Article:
Click here to read about these incredible CSW visionaries!
Food trucks, sunshine and smiles! You couldn’t ask for a better day to welcome a new group of students to the college’s MSW ASAP Orientation!
Not an MSW student but want information about our programs designed to fit any schedule or lifestyle? Click here.
As part of a new program in a partnership between The Ohio State University and Honda R&D Americas, Dr. Holly Dabelko-Schoeny will lead a project to create a monthly user group of older adults and individuals with disabilities to test, review and provide recommendations to enhance future mobility products and services. The project will be led by an interdisciplinary team of faculty, students and community members and will be digitally documented through branded storytelling. The goal of the new partnership is to nurture innovative ideas to help make transportation easier, safer and more environmentally friendly. Read more.
As Sexual Assault Awareness Month comes to a close, we bring you this special episode of the Social Change Podcast.
The college’s Karen Porter, field education coordinator, sat down with two catalysts for change – Ella Lewie and Nekyla Hawkins of It’s On Us–The Ohio State University.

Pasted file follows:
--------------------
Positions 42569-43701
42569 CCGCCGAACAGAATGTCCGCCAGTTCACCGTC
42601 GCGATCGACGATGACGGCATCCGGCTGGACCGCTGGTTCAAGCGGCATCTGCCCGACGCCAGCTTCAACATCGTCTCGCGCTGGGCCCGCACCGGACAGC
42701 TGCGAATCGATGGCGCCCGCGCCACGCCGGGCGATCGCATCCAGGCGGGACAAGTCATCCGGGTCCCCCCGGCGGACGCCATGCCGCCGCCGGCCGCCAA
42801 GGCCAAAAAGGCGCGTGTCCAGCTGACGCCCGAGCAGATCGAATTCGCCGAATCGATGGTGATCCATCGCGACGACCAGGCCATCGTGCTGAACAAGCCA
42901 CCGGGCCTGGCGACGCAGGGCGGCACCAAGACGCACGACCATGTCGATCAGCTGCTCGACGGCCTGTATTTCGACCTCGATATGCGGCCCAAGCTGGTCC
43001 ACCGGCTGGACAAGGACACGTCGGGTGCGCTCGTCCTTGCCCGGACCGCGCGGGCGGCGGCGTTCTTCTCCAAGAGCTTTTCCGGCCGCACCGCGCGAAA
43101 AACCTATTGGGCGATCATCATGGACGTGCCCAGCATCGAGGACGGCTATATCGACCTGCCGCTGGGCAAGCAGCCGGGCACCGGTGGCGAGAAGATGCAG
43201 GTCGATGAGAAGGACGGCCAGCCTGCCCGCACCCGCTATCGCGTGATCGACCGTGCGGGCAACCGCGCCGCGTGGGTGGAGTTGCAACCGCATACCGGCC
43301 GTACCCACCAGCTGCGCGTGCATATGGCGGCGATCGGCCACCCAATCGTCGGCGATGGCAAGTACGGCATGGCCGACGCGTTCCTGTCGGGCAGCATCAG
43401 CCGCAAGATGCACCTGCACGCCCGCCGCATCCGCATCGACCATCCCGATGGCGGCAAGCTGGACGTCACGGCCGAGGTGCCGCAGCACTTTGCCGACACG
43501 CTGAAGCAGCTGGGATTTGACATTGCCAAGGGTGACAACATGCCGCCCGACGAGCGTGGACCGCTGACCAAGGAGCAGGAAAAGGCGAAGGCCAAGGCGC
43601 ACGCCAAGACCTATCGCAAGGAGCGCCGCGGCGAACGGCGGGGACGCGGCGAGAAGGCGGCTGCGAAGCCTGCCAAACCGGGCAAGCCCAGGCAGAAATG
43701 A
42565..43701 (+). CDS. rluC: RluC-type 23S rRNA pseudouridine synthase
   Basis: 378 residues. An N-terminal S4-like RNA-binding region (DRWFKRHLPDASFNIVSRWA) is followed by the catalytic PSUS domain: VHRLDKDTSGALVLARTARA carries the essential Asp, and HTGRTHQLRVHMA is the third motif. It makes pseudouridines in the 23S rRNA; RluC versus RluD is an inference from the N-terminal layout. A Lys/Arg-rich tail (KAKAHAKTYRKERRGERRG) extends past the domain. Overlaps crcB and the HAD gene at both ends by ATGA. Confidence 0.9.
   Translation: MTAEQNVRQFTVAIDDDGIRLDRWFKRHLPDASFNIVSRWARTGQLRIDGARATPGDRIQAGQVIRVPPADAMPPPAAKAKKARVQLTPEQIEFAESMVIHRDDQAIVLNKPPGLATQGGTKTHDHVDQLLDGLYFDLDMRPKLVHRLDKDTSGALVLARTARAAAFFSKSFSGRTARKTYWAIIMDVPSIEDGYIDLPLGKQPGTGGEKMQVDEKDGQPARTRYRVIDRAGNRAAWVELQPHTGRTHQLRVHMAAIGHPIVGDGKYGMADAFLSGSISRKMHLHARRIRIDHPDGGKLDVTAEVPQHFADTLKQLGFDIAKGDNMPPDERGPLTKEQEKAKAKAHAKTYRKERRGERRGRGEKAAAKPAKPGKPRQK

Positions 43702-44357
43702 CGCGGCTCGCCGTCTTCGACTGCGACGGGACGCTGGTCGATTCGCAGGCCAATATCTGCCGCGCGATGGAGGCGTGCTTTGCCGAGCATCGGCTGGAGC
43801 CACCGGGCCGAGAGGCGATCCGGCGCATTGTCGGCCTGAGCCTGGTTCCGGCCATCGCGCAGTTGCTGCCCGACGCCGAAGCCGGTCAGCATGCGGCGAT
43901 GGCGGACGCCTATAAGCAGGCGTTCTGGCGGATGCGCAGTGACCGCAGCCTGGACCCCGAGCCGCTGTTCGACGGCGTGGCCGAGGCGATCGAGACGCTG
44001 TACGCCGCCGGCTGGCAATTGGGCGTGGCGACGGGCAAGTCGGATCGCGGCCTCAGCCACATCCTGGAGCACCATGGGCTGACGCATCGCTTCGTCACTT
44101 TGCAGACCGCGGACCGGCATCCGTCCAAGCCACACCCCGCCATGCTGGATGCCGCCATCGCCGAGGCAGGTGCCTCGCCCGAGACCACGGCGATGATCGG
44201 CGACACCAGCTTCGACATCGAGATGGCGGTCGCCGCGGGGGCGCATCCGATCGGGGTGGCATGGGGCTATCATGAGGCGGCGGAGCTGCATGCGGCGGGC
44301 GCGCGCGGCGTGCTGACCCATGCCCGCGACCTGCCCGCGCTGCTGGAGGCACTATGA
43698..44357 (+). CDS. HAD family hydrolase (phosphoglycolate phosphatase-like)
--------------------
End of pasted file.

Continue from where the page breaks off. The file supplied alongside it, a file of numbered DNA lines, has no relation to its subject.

No matter the month, bringing awareness to movements like It’s On Us is incredibly important in the growing dialogue of our culture at Ohio State and around the world.
The College of Social Work is pleased to announce its involvement in a new Ohio initiative that aims to reduce opioid overdose deaths by 40 percent in 19 Ohio counties, including nine rural counties, six of which are in Appalachia.
The new initiative, part of the federal HEALing Communities Study, will use real-time research to focus prevention, treatment and recovery programs in the state, which has been hit especially hard by opioid deaths.The study is a $350 million investment by the National Institute on Drug Abuse (NIDA), part of the National Institutes of Health (NIH); its HEAL (Helping to End Addiction Long-term) initiative is designed to reduce overdose deaths by 40 percent in participating communities.
In total, Ohio will receive $65.9 million federal research grant dollars to address the opioid epidemic and implement interventions, headed by The Ohio State University, and including a consortium of academic, state and community partners.
The college’s Dr. Bridget Freisthler, professor and associate dean for research and faculty development, will lead the initiative’s Community Engagement core, along with the College of Public Health’s Dr. Pamela Salsberry, professor and associate dean for community outreach and engagement. Embedded in their work is the perspective that communities are the experts of their local environment. Freisthler and Salsberry will work with communities to identify and implement evidence-based interventions that will be most likely to reduce opioid overdose deaths given their local context, determine ways to strengthen connections of agencies involved in local coalitions, and work with communities to try and reduce stigma related to addiction and treatment.